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When the ‘mice’ come out to play

Street vendors are a common sight in Shanghai. Many of them are migrant workers from rural villages. They often sell fruit, small commodities and snacks such as barbecued meats, fried noodles, popcorn and Chinese pancakes.

With simple carts, they make a living regardless of the weather. Many don’t earn much money and lead a difficult life. Vending is considered one of the 10 toughest jobs in China.

However, people in big cities are quick to criticize street vendors as most leave behind a big mess and they are also considered disorderly. To keep the city clean and tidy, chengguan, urban management officials, are tasked with clearing out street vendors. The relationship between vendors and chengguan is described as “the cat chasing a mouse.”

When chengguan are off duty at night, vendors thrive around the city. They are common around Lujiazui, the Bund and Nanjing Road. Shanghai Daily documents some street venders operating around the city.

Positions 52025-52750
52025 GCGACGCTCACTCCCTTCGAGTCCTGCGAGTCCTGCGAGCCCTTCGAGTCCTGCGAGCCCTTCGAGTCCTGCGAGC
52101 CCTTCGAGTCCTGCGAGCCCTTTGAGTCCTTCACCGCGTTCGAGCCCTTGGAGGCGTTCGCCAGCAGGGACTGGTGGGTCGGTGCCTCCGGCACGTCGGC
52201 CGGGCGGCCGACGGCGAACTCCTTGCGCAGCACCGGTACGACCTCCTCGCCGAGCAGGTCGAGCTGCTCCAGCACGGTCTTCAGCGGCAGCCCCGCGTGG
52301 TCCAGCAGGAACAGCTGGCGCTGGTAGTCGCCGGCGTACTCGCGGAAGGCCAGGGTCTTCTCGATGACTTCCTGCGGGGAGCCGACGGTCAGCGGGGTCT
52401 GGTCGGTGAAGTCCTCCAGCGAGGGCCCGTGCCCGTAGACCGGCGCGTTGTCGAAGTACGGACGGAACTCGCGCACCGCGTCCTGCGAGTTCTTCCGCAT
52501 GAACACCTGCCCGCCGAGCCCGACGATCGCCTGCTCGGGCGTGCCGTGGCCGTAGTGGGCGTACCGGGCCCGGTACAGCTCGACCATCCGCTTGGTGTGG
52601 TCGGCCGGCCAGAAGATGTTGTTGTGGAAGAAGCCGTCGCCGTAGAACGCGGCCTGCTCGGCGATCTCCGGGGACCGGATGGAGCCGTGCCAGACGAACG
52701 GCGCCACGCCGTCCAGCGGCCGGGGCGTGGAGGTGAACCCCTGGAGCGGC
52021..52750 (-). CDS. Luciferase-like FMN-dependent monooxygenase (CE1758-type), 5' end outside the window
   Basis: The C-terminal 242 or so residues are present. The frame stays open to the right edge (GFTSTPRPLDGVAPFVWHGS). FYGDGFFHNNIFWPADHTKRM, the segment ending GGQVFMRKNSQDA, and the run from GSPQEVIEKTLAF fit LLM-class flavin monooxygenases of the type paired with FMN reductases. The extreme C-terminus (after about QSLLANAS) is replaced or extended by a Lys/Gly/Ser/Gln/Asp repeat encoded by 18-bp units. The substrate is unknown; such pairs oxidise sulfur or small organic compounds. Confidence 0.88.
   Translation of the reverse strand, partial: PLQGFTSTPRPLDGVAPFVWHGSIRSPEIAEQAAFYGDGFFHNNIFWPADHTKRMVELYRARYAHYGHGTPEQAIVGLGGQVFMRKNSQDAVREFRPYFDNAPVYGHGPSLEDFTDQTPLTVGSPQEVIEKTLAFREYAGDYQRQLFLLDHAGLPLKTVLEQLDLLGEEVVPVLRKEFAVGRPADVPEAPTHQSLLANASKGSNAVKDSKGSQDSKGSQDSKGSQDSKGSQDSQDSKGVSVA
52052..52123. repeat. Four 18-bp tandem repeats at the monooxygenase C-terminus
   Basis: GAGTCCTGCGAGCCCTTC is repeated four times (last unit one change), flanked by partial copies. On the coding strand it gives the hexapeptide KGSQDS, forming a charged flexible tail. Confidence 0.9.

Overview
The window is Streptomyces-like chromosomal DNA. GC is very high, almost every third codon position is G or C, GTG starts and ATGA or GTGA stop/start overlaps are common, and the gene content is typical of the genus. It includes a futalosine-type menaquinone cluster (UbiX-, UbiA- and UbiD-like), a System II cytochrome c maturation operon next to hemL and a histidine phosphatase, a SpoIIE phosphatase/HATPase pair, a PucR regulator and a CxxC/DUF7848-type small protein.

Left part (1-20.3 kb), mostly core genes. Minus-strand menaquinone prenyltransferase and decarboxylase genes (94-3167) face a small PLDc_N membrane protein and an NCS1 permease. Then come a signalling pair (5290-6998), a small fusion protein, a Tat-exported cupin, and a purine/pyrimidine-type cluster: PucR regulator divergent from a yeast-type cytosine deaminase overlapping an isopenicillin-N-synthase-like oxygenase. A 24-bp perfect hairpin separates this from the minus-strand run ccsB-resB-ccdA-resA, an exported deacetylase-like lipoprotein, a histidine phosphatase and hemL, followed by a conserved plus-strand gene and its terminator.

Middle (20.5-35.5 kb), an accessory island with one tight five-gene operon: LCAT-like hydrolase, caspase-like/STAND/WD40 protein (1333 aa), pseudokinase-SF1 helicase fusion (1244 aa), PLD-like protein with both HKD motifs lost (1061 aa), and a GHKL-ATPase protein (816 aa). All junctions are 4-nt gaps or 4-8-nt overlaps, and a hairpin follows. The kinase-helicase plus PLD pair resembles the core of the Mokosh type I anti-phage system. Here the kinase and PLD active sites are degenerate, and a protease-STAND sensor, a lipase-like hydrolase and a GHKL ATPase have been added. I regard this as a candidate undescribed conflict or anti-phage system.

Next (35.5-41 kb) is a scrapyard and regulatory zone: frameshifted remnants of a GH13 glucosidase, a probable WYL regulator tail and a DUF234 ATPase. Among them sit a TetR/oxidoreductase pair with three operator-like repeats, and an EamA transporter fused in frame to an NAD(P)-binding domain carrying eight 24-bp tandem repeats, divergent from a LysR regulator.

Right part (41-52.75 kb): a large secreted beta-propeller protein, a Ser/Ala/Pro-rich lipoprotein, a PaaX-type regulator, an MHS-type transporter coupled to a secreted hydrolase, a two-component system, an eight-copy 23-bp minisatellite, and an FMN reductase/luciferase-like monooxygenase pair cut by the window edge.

A vendor from Jiangxi Province sells fruit on the north side of the Waibaidu Bridge while a couple takes wedding photos in the background.

A fruit vendor from Henan Province waits for customers with his daughter at the truck-turned-stall on Beisuzhouhe Road.

A street vendor sells barbecued meats to people on Nanjing Road E.

A fruit vendor from Anhui Province watches for chengguan, urban management officials, on Guangyuan Road.

A woman makes Chinese pancakes for the passers-by in Lujiazui. The Shanghai World Financial Center, Jin Mao Tower and the unfinished Shanghai Tower (L-R) are in the background.

All photos by Wang Rongjiang

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